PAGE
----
Honors Students away from campus for study abroad, co-ops, or internships are encouraged to write about their experiences to share them with the Honors community. In the post below, junior biomedical engineering student Sean Shamgar ’21 reflects on important perspective he learned from his trip to Germany.
– by Sean Shamgar ’21
Throughout the first five months of this year, I had the opportunity to complete my fourth semester in the western part of Germany as a part of the TAMU Faculty Led Biosciences program offered through the department of biomedical engineering. Looking back on what I wrote in my pre departure blog post, I find it humorous that I noted how, given the months of planning, buying cloths and supplies, applying for financial aid, and doing every other bit of minutiae needed to go on a study abroad, the full weight of me leaving everything that I was familiar with here in the U.S. behind hadn’t truly struck me until a few days before making my first international flight. The reason that I find this funny is because, in a sense, there is no way to really prepare mentally for what it means to uproot one’s life to a faraway land of a different language, history, and culture. This realization became apparent to me very quickly after arriving and ties directly into what I consider to be my first major takeaway from the experience: an expansion of empathy.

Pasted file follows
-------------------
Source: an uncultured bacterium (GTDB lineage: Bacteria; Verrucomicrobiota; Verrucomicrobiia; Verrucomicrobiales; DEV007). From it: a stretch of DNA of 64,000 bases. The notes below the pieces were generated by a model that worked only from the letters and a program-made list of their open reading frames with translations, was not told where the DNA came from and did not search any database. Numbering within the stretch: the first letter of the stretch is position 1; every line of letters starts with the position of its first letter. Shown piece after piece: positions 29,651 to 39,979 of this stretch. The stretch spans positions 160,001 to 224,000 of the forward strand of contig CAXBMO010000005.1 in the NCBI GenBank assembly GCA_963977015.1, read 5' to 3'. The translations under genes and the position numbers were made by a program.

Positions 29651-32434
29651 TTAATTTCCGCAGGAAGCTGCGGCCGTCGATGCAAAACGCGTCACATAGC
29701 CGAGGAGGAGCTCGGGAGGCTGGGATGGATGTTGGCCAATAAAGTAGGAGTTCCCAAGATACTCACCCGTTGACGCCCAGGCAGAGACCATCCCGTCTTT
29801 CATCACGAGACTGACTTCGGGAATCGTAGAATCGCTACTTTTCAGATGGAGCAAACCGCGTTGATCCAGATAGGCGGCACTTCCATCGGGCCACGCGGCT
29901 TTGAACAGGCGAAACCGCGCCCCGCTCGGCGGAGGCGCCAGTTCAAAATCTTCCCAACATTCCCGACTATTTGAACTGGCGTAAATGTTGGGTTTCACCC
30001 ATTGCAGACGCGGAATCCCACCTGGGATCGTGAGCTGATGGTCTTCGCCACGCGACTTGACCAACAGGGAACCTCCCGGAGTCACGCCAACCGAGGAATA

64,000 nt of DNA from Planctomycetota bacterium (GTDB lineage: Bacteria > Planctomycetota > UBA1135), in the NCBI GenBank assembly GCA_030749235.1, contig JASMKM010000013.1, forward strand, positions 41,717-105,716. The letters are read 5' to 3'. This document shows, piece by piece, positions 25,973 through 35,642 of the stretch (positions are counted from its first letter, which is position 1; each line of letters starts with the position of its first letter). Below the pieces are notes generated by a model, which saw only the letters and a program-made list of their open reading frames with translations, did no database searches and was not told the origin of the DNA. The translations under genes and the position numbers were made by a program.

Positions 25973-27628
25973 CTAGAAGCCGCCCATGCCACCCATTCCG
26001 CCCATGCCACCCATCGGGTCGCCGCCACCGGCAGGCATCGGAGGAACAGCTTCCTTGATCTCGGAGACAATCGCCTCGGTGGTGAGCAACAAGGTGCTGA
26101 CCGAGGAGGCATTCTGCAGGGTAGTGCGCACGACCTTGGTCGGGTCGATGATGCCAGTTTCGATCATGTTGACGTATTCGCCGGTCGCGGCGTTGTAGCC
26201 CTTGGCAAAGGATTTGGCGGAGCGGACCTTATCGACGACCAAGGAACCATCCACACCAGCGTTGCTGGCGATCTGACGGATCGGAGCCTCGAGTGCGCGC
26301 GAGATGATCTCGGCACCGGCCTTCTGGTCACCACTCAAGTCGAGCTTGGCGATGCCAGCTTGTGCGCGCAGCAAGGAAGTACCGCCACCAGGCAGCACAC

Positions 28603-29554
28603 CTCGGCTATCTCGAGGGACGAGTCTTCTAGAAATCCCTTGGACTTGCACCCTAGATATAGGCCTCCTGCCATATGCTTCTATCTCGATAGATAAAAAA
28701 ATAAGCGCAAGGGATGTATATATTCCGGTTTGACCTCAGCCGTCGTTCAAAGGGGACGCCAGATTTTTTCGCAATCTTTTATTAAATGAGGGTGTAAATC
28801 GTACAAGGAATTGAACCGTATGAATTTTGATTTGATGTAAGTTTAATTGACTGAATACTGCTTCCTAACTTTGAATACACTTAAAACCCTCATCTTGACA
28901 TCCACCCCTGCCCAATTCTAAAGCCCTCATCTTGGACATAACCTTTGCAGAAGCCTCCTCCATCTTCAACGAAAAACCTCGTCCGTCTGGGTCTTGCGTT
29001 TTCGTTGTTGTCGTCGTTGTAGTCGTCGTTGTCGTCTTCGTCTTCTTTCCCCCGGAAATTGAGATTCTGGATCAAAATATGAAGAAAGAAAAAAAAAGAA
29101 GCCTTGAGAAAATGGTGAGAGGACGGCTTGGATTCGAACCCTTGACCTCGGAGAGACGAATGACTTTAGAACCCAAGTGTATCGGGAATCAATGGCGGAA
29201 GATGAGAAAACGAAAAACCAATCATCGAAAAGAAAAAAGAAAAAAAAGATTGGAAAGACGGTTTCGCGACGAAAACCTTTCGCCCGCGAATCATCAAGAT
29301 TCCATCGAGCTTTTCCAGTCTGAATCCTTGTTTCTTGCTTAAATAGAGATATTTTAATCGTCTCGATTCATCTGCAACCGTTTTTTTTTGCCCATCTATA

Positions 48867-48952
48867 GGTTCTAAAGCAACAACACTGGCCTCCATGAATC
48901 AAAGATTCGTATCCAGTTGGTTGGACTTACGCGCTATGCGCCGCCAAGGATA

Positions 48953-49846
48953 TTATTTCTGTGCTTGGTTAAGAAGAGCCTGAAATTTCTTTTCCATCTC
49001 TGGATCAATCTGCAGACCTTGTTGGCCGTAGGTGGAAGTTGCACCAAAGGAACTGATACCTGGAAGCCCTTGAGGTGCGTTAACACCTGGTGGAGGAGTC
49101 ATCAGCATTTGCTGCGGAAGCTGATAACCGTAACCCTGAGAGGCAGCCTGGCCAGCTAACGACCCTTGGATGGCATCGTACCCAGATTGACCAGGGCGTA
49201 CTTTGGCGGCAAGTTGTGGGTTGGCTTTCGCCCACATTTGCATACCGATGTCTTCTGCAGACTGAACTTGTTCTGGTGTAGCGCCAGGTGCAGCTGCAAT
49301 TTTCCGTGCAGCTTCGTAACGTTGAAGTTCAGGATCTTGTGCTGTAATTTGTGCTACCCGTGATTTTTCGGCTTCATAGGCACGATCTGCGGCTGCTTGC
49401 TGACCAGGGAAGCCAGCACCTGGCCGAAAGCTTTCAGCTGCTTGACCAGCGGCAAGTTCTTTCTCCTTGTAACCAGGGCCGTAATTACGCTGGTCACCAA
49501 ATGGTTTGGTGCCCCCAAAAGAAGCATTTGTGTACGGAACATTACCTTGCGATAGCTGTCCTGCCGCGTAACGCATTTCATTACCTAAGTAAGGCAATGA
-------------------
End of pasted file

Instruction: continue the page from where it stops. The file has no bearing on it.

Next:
The empathy that I am referring to stems from the realization of what it means to be thrust into a country with a different language, culture, and rules of interaction all the while being expected to live day to day life. It took me at least to month to feel like I truly had a basic grasp of how to maneuver the new landscape that I had been dropped into and that was with the constant help of my host family and instructors. I cannot begin to imagine what this experience must be like for people who did what I did with none of the safety nets that I constantly had at my disposal. This makes me think about all of the people who arrive in America facing a similar set of circumstances. So often, we in America make comments that are indicative of never having had an experience where you are a fish out of water, never having had the experience of keeping one’s self from interacting with others for fear of embarrassment from making a social gaffe. For me, the bulk of the personal growth that I went through happened during those first few weeks of the program and I will always be grateful for getting insights into an experience that is not so uncommon for many people of the world.
The second major takeaway from the experience came not from my personal experience of day to day life at home, but through the observation of other people’s lives in the various countries that I traveled to throughout the experience. If you are one who never travels, you are likely never going to be confronted with the fact that the way in which your culture and society are organized are in no way indicative of how humans have and currently structure life. Realizing this has not only led me to question how my familiarity with my own culture biases my view towards it and away from others, but also has revealed to me how much influence lies within the happenstance location of my birth on what I consider to be my personal identity.
Generic as it might be to say, my time abroad was truly one of the most life changing times of my life and I will forever treasure the memories and connections that I made during that time.